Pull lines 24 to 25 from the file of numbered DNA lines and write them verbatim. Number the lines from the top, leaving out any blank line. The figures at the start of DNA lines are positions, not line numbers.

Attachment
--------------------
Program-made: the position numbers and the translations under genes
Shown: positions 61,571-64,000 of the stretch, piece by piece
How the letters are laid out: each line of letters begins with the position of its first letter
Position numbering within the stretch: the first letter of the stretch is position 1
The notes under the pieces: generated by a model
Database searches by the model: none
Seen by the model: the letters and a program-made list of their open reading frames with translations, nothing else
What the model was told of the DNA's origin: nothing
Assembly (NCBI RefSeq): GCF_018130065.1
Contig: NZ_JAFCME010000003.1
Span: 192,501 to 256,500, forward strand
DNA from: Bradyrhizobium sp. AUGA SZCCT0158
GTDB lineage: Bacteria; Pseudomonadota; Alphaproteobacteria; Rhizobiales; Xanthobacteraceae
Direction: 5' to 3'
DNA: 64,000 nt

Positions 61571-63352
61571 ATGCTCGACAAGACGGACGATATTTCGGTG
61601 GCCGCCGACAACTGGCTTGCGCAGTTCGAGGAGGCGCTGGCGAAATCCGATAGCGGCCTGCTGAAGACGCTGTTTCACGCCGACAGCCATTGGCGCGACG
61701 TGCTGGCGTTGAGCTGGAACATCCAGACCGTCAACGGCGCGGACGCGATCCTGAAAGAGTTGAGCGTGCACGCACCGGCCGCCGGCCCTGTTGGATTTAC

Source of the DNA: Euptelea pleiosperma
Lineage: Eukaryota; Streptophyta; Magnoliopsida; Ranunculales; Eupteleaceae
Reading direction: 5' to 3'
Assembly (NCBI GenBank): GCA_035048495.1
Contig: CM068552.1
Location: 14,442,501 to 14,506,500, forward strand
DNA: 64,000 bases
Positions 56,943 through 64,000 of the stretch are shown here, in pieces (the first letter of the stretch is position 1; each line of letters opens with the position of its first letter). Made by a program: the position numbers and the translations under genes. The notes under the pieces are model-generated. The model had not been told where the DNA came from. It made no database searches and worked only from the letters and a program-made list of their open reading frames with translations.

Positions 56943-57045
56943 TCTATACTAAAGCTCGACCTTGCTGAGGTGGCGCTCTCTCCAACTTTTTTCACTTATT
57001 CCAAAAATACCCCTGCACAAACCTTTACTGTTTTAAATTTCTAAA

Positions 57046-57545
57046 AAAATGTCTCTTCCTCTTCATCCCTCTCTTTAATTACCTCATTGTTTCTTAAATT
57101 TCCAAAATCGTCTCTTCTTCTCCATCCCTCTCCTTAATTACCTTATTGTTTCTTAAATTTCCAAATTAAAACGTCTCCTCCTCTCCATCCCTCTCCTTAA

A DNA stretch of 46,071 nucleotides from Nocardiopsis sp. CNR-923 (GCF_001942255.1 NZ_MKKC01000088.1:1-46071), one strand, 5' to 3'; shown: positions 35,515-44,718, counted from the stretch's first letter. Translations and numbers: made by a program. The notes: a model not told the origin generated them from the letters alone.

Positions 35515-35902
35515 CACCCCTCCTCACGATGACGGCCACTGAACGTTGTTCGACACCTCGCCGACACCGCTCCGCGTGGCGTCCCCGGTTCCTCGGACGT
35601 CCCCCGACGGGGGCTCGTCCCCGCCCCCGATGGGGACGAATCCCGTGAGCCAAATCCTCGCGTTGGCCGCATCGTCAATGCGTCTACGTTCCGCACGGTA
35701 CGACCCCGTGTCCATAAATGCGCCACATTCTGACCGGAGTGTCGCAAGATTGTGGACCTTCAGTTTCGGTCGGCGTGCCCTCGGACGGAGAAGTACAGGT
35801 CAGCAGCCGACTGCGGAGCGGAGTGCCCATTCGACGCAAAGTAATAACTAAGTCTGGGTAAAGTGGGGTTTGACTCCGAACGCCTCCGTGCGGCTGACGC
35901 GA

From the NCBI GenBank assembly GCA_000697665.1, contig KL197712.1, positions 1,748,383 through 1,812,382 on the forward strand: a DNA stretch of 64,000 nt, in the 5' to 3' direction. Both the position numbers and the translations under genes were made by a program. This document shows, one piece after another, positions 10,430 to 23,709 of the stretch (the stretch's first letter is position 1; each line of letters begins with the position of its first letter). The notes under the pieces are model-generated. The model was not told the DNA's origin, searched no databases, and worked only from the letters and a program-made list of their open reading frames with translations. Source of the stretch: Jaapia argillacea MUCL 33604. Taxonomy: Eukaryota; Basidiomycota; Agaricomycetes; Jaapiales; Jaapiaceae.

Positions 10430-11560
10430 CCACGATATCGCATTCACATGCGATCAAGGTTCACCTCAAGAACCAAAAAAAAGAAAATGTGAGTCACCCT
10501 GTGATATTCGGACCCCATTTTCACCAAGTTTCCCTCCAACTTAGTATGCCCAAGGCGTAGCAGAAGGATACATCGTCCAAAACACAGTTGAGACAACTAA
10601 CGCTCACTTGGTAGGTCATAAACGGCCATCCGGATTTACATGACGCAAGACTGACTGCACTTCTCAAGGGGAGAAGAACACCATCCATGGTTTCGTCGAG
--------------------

Contig: CM068552.1
Location: 14,442,501 to 14,506,500, forward strand